Scoring:

  • Prints the values of integers x, y, and z before and after the call to function foo(..) properly (3 + 3 pts)

  • Performs computations in the function foo(..) correctly (4 + 2 + 2 pts)

  • Prints the return value of function foo(..) correctly (3 pts)

  • Answer the questions correctly (4 + 4 pts)

Q3.c

Write a function void camelCase(char* word) where the argument “word” to the function camelCase(..) consists of at least two groups of lowercase alphabetic characters, not necessarily forming actual words in the dictionary, separated by underscores, such as “ran_dom_word” or “this_is_my_first_programming_assignment”. The function camelCase(..) should remove underscores from the string and rewrite it in lower camel case (several words joined together where the first letter of the entire string is lowercase, but subsequent first letters are uppercase). Watch out for the end of the string, which is denoted by ‘\0’. It’s possible that a user provided input string may contain uppercase alphabetic characters, numeric characters, special symbols, whitespace etc. as well. You should accept such an input string too. For convenience, convert the string into a valid form before you use it for the function camelCase(..). Below are some conversion examples of what you should implement –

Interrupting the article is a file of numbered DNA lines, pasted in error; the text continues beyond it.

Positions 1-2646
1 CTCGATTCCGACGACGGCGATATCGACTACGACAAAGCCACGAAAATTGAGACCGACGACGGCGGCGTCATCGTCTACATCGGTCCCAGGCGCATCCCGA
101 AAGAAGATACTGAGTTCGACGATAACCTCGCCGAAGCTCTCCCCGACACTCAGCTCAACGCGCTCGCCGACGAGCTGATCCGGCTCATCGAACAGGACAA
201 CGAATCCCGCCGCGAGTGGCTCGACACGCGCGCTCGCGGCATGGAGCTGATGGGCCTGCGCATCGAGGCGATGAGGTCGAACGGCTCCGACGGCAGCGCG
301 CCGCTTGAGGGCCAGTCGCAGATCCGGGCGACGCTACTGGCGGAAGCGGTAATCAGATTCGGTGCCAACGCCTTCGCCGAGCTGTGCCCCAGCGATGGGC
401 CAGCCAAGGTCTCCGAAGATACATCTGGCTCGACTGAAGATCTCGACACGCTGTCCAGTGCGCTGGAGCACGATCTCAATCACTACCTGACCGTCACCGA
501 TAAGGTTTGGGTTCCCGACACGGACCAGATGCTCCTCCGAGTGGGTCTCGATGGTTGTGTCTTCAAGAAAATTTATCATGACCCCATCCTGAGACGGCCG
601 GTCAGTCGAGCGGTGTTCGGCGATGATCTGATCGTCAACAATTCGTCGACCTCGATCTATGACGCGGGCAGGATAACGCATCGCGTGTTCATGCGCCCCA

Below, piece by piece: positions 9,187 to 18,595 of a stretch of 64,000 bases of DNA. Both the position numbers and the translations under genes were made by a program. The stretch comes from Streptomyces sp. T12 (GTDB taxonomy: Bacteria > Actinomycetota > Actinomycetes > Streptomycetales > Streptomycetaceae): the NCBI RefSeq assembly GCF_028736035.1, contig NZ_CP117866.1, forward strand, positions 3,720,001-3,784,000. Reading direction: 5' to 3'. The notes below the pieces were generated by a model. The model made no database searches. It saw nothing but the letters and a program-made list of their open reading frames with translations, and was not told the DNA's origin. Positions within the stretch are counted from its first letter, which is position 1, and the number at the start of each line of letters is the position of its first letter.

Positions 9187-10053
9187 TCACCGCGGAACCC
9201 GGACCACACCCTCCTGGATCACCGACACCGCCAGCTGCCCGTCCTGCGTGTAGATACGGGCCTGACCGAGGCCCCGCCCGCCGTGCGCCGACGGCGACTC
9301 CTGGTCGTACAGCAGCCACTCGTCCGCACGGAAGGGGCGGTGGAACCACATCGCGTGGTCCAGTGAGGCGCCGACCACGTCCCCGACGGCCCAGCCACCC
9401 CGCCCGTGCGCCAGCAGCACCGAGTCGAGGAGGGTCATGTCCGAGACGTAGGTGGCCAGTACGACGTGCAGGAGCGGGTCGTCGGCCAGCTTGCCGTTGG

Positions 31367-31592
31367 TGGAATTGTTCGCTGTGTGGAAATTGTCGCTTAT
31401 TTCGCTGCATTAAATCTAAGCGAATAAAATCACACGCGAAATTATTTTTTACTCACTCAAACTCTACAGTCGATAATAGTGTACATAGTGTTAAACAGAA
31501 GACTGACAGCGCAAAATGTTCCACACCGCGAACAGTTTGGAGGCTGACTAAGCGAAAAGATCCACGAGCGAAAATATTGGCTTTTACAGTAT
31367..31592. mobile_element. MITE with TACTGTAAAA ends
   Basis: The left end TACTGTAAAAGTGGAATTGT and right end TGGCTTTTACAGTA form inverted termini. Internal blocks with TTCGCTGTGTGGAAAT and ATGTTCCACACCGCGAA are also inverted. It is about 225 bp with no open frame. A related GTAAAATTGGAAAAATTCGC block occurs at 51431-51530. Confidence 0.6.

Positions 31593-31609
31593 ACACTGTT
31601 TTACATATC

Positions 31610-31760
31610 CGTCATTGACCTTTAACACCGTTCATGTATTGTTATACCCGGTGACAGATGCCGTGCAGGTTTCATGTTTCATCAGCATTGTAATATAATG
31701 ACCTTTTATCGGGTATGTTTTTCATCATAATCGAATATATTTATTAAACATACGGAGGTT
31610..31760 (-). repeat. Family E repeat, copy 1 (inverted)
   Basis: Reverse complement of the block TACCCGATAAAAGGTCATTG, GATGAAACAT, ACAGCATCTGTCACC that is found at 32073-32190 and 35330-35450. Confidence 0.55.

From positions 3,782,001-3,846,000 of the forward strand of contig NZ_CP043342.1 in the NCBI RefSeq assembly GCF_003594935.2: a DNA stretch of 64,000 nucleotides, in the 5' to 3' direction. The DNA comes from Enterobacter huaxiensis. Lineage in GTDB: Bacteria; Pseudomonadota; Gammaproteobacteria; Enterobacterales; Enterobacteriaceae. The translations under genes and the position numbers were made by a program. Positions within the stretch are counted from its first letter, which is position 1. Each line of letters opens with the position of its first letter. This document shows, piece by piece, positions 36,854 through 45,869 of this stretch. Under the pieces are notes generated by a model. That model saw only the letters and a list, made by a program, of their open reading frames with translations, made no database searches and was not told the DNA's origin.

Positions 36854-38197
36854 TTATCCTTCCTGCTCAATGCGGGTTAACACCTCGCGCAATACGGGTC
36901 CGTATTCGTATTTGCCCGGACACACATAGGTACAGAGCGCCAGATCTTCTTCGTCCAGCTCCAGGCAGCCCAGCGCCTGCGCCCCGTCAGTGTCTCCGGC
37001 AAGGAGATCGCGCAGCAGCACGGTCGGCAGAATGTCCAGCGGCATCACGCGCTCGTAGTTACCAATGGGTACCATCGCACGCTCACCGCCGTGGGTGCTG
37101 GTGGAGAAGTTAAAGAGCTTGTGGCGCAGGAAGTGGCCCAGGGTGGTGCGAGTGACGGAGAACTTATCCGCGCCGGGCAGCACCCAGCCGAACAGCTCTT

1. “_random_ _word_provided” should be converted to “random_word_provided” first, then finally to “randomWordProvided” using the function camelCase(..).

  1. “@$ptr*4con_” should be converted to “ptr_con” first, then finally to “ptrCon” using the function camelCase(..).

  1. ” ran dom word” should be converted to “ran_dom_word” first, then finally to “ranDomWord” using the function camelCase(..).

  1. “example word ” should be converted to “example_word” first, then finally to “exampleWord” using the function camelCase(..).

  1. “ANOTHER_Word” should be converted to “another_word” first, then finally to “anotherWord” using the function camelCase(..).

  1. One or more combinations from options a, b, c, d and e should be also taken care of.

Examples of the strings that you must not allow as inputs are – “__”, “_ _ _”, ” “, “435%7_$$”, “random”. Print “invalid input string” for such cases.

You are allowed to limit the size of the input string you will provide. Finally, do not use the library functions isupper(..), islower(..) or strlen(..). Write the code on your own to perform such string operations if required.

Scoring:

  • Properly checks for the invalid inputs (5 pts)

  • Properly converts to lower camel case (30 pts, 5 pts for each case presented above)

What to turn in:

You will turn in 4 files Q0.c, Q1.c, Q2.c and Q3.c via TEACH and Canvas. 15% of the grade will be deducted if you do not submit to both sites. You must use the provided makefile to compile your programs on our ENGR Unix host. Also, make sure that your programs compile well using the provided makefile on our ENGR Unix host. Zero credit if we cannot compile your programs. Finally, please don’t submit in zipped format to TEACH. 15% of the grade will be deducted if you submit in zipped format.